Profit and cash flow are both fundamental for a healthy, growing, and sustainable businesses. However, it’s important to note that they are not the same thing.
Although most accounting mistakes are minor, when unnoticed for periods of time, it can be detrimental to your company’s fiscal health. Understanding the difference between making money versus managing money will be critical to maintaining your business. Growing businesses often face tighter margins and increased expenses—and you won’t find success trying to “out earn” cash problems.
Profit and Cashflow Are Not The Same
So what exactly is the difference between the two?
Also known as net income, profit is defined as revenue less expenses. In contrast, cash flow refers to the inflows and outflows of cash for a particular business.
Many small business owners who just starting out mistakenly get the two intertwined. Just because you’re earning revenue does not always lead to increased cash. Likewise, incurring an expense does not always decrease cash immediately.
As an example, imagine a web developer who runs a business designing and building websites for medium to large businesses online. To highlight the key differences between profit and cash flow, here are three key focus areas:
1. Revenue Generated
Let’s say a software developer sells a website design for $5,000 on September 1st, and emails an invoice. That business posts $5,000 in revenue, however the customer doesn’t pay the invoice until September 30th. The key factor to note here is: revenue is posted immediately, but the $5,000 in cash is not collected for 30 days.
2. Expense Incurred
On the other hand, the process of designing the prototype and final product cost the developer $4,300 in expenses, including supplies, resources, and hours worked. Those expenses were paid in July and August, prior to the sale of the website.
Currently, the business has $4,300 in outflows in July and August before collecting $5,000 on September 30th.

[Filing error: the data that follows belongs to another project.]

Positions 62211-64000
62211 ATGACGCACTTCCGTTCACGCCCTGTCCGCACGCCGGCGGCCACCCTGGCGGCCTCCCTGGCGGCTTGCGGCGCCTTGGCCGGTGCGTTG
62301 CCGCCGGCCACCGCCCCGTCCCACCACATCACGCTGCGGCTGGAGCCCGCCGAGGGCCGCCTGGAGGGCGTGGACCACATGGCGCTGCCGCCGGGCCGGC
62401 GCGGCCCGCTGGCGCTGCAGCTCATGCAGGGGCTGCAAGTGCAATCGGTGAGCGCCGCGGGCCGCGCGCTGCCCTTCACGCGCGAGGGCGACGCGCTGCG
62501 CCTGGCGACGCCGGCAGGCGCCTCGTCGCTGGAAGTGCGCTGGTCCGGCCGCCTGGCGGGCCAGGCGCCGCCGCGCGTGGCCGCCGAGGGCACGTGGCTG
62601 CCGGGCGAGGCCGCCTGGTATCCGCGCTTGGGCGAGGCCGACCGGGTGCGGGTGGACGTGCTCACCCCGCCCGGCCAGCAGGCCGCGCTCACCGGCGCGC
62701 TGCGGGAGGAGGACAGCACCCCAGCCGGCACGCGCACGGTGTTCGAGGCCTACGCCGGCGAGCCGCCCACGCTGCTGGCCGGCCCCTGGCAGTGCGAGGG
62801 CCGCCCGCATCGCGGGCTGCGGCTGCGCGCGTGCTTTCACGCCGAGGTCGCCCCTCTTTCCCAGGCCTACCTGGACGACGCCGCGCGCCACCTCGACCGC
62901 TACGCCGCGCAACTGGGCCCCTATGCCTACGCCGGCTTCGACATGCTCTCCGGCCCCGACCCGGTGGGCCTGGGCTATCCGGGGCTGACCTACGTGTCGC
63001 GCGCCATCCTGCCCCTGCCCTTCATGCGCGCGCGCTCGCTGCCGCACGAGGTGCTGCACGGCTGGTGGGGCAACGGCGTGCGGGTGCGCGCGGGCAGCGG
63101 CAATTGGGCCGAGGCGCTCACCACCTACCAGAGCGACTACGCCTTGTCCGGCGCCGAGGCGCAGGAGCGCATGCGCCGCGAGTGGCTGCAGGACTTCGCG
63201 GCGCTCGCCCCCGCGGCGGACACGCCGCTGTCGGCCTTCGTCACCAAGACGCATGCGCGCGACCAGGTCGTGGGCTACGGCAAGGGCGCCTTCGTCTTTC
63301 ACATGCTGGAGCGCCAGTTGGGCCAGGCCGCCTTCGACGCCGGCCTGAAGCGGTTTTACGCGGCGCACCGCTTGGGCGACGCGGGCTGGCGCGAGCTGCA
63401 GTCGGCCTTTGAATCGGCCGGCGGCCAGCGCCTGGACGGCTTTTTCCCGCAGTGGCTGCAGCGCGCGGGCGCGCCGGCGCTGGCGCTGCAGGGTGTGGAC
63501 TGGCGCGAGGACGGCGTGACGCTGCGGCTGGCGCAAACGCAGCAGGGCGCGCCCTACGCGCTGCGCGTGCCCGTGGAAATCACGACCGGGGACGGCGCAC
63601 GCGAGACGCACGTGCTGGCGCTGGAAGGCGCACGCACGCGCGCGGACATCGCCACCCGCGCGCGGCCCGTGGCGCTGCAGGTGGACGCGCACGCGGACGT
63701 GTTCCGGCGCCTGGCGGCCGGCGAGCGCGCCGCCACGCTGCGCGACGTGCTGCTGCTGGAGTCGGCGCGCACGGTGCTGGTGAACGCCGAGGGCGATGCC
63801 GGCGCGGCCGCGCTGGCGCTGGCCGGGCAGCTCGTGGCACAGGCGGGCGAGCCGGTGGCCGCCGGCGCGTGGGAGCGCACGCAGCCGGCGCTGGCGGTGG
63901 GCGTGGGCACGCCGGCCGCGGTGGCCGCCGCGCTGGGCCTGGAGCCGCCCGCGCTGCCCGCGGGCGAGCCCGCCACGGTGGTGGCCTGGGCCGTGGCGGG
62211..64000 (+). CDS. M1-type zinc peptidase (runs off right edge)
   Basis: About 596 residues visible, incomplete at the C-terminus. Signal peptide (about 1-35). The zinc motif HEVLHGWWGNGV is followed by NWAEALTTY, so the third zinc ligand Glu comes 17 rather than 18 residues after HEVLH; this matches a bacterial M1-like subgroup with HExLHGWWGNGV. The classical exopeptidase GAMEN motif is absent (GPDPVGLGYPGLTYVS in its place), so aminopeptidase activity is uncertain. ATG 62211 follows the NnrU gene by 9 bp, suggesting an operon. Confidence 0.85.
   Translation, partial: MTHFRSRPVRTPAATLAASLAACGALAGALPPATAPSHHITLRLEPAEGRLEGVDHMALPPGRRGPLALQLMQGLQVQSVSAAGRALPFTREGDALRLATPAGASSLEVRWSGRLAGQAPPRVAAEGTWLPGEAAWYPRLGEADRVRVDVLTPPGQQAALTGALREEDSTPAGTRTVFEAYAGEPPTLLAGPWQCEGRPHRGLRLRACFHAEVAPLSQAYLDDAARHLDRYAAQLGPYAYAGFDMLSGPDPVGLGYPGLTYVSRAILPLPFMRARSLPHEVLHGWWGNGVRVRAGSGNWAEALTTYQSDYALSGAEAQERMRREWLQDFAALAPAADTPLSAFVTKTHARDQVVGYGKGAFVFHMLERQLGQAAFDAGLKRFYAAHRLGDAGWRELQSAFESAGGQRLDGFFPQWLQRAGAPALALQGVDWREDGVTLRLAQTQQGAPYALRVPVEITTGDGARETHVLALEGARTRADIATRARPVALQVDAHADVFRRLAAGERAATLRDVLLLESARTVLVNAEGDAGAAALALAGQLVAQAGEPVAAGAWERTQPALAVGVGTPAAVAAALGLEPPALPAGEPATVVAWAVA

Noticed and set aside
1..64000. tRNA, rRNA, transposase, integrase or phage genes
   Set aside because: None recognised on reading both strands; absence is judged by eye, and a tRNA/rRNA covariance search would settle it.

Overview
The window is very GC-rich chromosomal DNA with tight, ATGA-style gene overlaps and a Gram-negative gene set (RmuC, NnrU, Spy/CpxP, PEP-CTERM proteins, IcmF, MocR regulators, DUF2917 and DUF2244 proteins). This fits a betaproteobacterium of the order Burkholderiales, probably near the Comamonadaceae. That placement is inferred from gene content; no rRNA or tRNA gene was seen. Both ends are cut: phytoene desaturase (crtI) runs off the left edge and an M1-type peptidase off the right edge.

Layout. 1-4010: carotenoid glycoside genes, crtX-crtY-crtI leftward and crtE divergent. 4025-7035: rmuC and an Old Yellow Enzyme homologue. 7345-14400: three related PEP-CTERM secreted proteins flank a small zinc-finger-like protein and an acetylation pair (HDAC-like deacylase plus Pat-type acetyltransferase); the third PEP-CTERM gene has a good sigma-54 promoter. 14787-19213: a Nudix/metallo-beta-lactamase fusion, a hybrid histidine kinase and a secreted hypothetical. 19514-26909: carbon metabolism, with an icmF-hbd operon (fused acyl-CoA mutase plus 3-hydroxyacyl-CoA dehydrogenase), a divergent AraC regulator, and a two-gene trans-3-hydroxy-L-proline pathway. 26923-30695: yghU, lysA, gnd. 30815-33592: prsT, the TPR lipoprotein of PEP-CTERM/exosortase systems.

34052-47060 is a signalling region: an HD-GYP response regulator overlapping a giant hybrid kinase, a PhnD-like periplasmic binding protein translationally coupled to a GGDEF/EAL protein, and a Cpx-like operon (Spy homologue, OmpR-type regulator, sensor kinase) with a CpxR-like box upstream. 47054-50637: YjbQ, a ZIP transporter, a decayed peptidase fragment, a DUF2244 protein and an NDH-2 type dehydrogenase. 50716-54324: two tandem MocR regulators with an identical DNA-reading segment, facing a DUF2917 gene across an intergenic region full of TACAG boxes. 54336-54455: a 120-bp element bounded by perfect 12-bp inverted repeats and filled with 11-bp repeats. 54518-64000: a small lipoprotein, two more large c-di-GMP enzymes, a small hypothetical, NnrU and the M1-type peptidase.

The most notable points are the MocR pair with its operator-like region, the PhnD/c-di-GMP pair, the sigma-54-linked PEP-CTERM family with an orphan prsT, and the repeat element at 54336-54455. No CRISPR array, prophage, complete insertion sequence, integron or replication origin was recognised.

3. Profit Recognized
The profit (P) generated from the newly designed website is:
P = $5,000 – $4,300
P = $700.
This profit is posted on September 1st. It may seem like, in accounting terms, that revenue has already been generated and recognized on September 1st since the sales process is completed when the product (website) is delivered to the customer. However, that $700 profit was not collected until September 30th.
Unlike the developer’s lag time in waiting for its receivables, many other companies like Walmart, don’t encounter this issue due to cash being collected at the point of sale. A retailer like Walmart simply receives payments in real-time through cash, debit card and credit card purchases—making cash flow entirely less complicated. If your business uses Square’s enterprise-level payment engine, you have the option to simply integrate your sales data with Kashoo to help improve bookkeeping processes and ultimately, your cash flow.
Cash Flow Management Varies From Business to Business
Keep in mind that the developer had to pay $4,300 in cash to design and deliver the final website to the customer, and earned $700 in profit. At the same time, the developer had a 30 day lag after the sale to recover the $4,300 paid in cash and collect the $700 profit. In the long run, this scenario (of a period of three months) heavily requires on accurate cash flow management and proper budgeting.
Using the previous developer as an example, cash flow can come from sources like:
- Collections on prior sales — cash collections from sales in prior months (May-June) can provide cash to make and deliver website products.
- Delaying cash payments — if the developer needed to outsource various components during the process of designing the website (i.e. say, parts of UX / UI) to another individual or company, the two parties could have an agreement or contract for the developer to pay a deposit for the service, and the rest in 30 days. This delay in upfront payment for design services could put the developer in a much more favourable cash flow position.
- Raising capital — if the developer simply can’t finance his or her cash needs through business cash flow, as a final and least attractive option, the developer could raise capital by issuing stock (meaning an investor can purchase a portion of the company in exchange for cash), or by borrowing funds.
Conclusion: What now?
Growing your small business through consistent profits is highly attractive, but understanding the big picture of the financial needs of your small business requires careful planning. Understanding the differences between profit and cash flow is a key starting point to grow your business without having to resort to raising capital.
Once you understand the difference between the two, see how Kashoo can help manage your cash flow needs (income and expenses) to gather an accurate, overall picture of your business finances. Try our 14-day free trial today to see how we can help!